I don't know, but it's such an interesting subject.
First of all, thanks to everybody for the great great manifestos you made! This jam was wonderful <3
As for me, I wrote THE JOYFUL GAME, a text about the state of joy and fun in games. It came from a reflexion I always have when thinking about games, whether looking for fun as the main goal of games is a good or bad thing. Lots of people have said that games are meant to be fun, whereas others have replied that fun is an obstacle in the way to "making games an Art". The manifesto I wrote tries to propose another solution: what if joy was a way to make art with games?
I'm obviously not the first one to talk about that, several designers and people I admire already work that way, and I wanted to use this jam to take my stance about the issue, based on what I know and what I feel.
I'd love to hear what others think about that topic, especially since some of the manifestos made these last days call for avoiding fun or stopping looking for it: the most direct being EdwardGreysky's No Fun Manifesto, with which I don't agree wholeheartedly but is definitely thought-provoking :)
The manifesto I liked the most is, I believe, Let Us Embrace The Fleeting Nature Of Time And Free Up Space On Our Hard Drives by Holly Gramazio (phew that's a long name!). It's very radical and I'd love to see the world it would create (although I'm not sure if I'd like to live in that world, but I'm definitely curious). Games and technology are moving so quickly that they become obsolete very fast already, so the ideas Holly develop could seem like just the next step to what's already happening, or a way to accept obsolescence and enjoy our time with our games, because we'd know they're not here for a long time. I don't know if what I said makes sense but that's just how I feel with this text: is it genius? But does it makes any sense at all?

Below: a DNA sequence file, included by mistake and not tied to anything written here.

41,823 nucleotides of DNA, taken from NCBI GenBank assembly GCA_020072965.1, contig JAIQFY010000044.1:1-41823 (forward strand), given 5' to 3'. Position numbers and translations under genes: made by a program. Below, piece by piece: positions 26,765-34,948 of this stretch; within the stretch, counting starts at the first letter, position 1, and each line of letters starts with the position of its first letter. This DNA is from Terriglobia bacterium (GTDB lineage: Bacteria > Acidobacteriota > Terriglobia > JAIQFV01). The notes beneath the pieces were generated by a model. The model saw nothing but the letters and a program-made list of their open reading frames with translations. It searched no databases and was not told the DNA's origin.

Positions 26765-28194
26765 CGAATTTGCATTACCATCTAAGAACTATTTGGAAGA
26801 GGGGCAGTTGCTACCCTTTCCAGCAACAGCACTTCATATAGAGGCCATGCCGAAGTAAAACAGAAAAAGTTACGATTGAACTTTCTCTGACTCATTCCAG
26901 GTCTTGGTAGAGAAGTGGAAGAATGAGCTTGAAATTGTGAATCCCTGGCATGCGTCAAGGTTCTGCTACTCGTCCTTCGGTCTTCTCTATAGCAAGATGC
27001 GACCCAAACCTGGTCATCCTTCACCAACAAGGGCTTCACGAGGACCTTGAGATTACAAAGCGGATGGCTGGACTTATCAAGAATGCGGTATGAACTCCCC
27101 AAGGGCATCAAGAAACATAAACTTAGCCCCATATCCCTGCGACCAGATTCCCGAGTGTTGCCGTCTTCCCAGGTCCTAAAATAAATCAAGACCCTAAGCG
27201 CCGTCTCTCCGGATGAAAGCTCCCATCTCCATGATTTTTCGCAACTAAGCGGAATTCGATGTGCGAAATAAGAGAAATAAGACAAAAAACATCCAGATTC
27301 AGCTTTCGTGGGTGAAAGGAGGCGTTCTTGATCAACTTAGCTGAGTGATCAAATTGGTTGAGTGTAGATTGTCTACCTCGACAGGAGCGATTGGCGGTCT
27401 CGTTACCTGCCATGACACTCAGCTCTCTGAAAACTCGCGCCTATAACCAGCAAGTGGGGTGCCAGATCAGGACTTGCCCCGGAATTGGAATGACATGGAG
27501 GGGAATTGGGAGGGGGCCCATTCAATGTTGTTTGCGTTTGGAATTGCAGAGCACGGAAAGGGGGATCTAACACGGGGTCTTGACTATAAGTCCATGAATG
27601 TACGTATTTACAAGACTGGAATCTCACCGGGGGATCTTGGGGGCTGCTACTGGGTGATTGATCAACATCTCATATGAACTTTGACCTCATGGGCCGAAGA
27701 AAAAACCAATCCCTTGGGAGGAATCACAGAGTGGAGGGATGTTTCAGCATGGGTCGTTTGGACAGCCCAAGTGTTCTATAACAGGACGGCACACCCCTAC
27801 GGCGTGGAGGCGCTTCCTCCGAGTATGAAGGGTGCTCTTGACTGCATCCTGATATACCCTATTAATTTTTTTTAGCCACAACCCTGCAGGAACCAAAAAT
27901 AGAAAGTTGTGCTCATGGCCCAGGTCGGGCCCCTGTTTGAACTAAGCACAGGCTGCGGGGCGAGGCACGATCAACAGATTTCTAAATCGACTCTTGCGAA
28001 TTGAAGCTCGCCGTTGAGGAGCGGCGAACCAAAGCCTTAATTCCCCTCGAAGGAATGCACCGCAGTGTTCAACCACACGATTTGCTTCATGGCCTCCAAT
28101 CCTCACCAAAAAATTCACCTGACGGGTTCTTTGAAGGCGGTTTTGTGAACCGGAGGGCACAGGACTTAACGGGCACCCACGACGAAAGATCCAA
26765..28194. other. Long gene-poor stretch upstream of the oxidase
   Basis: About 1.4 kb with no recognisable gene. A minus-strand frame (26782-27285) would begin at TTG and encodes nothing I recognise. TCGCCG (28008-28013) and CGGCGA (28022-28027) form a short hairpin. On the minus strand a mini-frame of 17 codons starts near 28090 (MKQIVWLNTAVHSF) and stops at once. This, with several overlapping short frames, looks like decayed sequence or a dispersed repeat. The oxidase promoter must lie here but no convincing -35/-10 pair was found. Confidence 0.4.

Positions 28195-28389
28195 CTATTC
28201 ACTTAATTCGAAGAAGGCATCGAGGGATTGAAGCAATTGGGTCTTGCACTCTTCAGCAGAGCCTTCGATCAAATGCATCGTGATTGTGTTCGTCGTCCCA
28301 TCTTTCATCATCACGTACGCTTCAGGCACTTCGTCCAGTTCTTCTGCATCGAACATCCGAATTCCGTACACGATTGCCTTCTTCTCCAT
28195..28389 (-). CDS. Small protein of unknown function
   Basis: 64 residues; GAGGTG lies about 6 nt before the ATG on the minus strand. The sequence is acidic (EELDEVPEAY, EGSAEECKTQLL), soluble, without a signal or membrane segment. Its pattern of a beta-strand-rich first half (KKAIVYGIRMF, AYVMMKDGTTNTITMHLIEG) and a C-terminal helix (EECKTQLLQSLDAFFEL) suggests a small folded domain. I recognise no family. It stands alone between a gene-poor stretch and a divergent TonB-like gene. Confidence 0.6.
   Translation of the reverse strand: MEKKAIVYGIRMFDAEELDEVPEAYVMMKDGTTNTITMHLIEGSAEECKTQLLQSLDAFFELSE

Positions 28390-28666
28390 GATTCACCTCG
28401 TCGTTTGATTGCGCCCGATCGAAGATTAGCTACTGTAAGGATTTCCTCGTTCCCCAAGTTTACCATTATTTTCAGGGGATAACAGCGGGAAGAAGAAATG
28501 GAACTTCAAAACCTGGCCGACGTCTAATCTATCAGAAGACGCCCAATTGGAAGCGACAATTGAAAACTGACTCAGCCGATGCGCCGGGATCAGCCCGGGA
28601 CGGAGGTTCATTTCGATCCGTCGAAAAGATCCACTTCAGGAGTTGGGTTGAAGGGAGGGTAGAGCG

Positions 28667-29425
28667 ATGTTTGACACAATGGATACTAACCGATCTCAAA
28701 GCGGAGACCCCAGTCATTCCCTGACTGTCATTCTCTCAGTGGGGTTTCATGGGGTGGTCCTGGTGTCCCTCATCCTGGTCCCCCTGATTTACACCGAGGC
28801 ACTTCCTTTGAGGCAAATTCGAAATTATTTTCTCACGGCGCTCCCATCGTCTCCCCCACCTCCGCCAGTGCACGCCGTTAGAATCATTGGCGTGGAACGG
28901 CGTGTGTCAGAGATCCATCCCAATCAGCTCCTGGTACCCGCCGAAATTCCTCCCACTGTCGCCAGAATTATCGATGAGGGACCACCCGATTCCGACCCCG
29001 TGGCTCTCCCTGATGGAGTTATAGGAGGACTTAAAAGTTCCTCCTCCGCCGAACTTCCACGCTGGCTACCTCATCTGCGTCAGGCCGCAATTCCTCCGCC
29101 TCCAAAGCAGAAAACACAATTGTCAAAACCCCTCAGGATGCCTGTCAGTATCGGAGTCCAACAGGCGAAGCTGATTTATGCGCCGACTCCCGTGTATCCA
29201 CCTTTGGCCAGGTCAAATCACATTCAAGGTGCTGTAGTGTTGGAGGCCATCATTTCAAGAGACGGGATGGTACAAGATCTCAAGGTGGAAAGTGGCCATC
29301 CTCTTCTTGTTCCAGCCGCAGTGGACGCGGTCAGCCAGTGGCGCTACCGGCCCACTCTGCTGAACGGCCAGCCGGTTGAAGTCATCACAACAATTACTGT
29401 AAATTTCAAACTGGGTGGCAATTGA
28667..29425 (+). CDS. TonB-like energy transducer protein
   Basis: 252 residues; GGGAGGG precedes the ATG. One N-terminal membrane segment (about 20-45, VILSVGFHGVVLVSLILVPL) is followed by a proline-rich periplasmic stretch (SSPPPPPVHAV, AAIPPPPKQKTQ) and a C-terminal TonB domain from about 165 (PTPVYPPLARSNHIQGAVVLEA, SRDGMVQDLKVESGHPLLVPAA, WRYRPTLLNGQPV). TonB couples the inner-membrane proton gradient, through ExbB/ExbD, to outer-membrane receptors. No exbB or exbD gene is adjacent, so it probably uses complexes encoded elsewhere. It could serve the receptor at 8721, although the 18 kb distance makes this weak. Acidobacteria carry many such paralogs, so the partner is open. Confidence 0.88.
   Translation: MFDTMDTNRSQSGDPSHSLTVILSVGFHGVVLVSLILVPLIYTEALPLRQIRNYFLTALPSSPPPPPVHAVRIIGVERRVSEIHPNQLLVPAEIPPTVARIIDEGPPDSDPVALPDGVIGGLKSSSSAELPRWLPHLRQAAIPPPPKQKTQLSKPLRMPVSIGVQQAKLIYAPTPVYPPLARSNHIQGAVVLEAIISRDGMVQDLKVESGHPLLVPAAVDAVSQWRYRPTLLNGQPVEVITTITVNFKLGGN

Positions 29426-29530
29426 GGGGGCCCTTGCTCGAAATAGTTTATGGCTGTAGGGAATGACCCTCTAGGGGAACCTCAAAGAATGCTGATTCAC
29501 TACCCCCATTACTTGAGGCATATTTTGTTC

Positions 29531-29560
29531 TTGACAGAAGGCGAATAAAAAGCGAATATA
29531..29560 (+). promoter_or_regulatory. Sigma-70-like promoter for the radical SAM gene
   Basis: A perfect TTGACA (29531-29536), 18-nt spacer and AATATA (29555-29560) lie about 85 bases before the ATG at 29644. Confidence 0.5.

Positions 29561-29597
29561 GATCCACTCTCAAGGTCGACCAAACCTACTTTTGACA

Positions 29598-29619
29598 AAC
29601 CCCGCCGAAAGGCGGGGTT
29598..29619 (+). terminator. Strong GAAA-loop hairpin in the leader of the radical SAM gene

Halloween is quickly coming, and it's my favourite time of the year – so I decided to make a palette swap of A Kishoutenketsu in the countryside, so you can explore the game once again, this time with a nice autmunal mood. Moreover, you can download the Standalone version of the game for Pay-What-You-Want until November 2nd, containing both normal and Halloween versions, and the source code of the game.
You can play the game here : https://heskhwis.itch.io/a-kishoutenketsu-in-the-countryside
Have a nice play, and happy Halloween ! 🎃
Thanks ! The "easy" part is that the sprites are really small, so they tend to be a bit abstract and naming them is the best way to see something in them - as you said, moving a pixel can make a huge difference but putting a different name on the sprite can also make that difference, so it wasn't that difficult to find something interesting each time. I mostly drew random shapes and then thought about what these shapes might be, and how they could relate to the story (and sometimes I eventually tweaked the shapes so they could be more expressive).
I'm sorry my answer is so late, I just never saw your comment until now... But thank you for your comment and I'm happy you liked the game :)